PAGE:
Tonight and Tomorrow
For tonight, lows under partly cloudy skies will range from the upper 20s in the city to low 20s in the 'burbs. The warmup begins tomorrow with highs around 47 and partly cloudy skies.
Snow Intensity and Depth
The development of the storm which brought our snow over the weekend and record-breaking amounts to New York City and central New England will certainly provide a lot of material for future investigations. Detailed data on snowfall rates are hard to obtain, because snowfall measurement is very subjective and therefore not easily automated. I took a stab at analyzing the intensity of the storm over time with the chart on the right. It's based on the "hourlies" (METAR data, or aviation reports), from Washington National for the 36-hr period from early Saturday morning through early Sunday afternoon.
Time is shown on the horizontal scale. Bear in mind that distance along the axis is not directly proportional to time, because the observations are not evenly distributed in time. They are made every hour on the hour, and then whenever a change in conditions requires an update. Although Microsoft® Excel is the Swiss Army Knife® of data analysis, it is notoriously inept at handling unevenly distributed data points.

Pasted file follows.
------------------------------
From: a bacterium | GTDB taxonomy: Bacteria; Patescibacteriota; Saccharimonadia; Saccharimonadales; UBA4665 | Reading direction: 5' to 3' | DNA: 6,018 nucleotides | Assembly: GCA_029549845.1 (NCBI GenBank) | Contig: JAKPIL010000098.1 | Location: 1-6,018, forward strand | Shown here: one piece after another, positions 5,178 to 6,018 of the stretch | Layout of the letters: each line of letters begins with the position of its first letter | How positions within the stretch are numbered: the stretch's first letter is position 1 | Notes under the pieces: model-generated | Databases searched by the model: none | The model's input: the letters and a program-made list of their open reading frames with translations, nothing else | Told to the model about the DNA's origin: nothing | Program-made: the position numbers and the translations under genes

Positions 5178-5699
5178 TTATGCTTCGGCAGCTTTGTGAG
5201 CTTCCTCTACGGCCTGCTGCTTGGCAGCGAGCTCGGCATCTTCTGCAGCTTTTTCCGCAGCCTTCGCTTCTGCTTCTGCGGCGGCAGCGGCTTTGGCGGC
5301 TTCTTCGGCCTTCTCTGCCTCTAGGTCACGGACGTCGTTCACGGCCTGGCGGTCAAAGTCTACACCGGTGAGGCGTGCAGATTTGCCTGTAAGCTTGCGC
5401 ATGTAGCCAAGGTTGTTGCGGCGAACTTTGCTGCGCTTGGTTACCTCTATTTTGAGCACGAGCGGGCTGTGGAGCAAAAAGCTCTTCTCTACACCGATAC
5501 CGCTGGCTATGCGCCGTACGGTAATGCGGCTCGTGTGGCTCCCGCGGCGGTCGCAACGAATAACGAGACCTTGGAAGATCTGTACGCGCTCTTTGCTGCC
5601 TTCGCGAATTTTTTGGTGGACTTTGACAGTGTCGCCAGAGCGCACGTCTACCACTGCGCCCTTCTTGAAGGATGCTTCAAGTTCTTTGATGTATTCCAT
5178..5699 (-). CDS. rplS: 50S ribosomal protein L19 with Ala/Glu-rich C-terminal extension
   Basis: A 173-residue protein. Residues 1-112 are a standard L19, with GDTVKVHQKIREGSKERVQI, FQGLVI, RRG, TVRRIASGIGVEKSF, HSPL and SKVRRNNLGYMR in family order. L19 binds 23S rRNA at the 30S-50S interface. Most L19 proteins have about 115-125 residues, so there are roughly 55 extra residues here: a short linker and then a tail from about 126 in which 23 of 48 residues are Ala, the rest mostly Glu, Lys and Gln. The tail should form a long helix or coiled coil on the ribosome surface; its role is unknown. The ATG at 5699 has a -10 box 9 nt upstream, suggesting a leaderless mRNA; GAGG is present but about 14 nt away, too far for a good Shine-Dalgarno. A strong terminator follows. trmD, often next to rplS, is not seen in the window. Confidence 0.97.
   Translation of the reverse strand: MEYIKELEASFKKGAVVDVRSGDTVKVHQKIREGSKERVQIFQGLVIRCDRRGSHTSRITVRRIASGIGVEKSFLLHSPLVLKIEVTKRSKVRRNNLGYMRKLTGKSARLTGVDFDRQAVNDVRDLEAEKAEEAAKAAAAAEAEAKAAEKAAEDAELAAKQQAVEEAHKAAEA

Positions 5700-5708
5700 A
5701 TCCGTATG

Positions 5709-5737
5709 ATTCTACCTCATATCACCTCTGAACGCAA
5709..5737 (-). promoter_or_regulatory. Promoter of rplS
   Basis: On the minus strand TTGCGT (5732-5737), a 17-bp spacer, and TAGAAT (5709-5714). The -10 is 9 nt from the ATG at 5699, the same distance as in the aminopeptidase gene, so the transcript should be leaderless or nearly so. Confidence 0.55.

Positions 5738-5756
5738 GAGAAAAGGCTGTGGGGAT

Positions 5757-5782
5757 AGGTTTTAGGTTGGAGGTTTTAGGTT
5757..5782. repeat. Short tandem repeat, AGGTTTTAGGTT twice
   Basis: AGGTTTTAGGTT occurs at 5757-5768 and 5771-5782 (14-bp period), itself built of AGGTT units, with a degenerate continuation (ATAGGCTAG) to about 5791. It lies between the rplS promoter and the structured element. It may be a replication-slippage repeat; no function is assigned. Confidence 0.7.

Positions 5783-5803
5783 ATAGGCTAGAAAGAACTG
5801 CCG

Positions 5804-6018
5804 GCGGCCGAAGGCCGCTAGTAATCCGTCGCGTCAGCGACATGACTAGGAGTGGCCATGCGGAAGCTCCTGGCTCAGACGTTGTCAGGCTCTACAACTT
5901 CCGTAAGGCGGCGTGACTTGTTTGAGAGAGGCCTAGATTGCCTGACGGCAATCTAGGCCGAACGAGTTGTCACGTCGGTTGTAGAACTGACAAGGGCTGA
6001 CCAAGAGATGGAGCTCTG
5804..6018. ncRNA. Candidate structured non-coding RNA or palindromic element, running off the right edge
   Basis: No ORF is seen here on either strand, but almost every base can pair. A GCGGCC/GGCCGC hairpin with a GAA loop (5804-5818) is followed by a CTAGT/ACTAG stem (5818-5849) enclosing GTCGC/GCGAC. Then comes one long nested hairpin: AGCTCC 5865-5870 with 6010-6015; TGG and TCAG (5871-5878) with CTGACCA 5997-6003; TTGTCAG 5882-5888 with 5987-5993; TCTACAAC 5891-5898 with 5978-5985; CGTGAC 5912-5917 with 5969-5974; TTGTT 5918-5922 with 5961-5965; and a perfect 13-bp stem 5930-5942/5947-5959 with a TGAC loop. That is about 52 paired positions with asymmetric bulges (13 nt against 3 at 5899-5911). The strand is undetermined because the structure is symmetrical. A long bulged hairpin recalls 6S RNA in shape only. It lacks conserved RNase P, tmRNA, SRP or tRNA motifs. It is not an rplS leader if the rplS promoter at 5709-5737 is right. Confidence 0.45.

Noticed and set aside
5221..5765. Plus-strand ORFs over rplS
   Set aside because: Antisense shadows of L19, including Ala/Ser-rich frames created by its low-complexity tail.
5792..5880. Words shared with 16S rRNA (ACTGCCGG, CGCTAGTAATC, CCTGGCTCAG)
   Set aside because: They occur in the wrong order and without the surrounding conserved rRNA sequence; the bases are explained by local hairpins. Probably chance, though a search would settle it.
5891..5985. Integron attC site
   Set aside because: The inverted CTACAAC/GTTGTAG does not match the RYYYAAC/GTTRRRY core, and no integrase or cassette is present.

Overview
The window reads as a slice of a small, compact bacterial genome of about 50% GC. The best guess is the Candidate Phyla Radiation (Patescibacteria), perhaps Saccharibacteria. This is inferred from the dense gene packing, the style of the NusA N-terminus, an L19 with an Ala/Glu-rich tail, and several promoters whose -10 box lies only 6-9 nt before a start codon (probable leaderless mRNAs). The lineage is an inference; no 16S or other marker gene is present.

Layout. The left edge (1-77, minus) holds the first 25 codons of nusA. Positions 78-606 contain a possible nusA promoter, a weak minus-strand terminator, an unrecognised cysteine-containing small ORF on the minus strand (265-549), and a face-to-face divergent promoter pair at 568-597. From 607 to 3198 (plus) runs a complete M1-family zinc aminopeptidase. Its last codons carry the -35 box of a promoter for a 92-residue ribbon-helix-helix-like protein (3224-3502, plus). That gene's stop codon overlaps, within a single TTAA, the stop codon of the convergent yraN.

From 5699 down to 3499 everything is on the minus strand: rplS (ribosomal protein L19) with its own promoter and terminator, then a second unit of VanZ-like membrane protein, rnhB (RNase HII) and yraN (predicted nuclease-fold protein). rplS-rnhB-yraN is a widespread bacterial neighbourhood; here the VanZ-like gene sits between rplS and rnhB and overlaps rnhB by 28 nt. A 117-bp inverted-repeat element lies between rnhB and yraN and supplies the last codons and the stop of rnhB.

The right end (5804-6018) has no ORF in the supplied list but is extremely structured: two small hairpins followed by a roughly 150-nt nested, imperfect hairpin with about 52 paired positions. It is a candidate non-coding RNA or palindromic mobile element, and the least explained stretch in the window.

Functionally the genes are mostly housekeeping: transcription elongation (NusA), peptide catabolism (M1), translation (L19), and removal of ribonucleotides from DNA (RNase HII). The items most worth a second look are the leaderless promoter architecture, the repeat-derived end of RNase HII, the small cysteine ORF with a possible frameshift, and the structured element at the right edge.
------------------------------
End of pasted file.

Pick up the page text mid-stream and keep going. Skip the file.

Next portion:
The vertical scale represents the type and intensity of precipitation. Positive values are snow reports, and negative values are rain reports. A magnitude of 1 is "light", 2 is "moderate", and 3 is "heavy". You can see that most of the morning had intermittent light rain, then light snow mixing in the afternoon. This became all snow by late afternoon, occasionally moderate through the evening. The real fun began after midnight, when there were 8 reports of heavy snow. By 9am, the steady snow was over, and there was a snow flurry in early afternoon (and possibly 1 or 2 more after the cutoff time in the chart).
I think an important factor in the higher snow depths which were recorded was not just the usual temperature-dependent frozen-to-liquid ratio, but also the very high rate of fall, which prevented the kind of settling which would happen over a longer period. Depths have visibly decreased a lot today, but I would suggest that this is more an effect of settling, rather than melting, given the temperatures we've had.
Chart © CapitalWeather.com, photo © Kevin Ambrose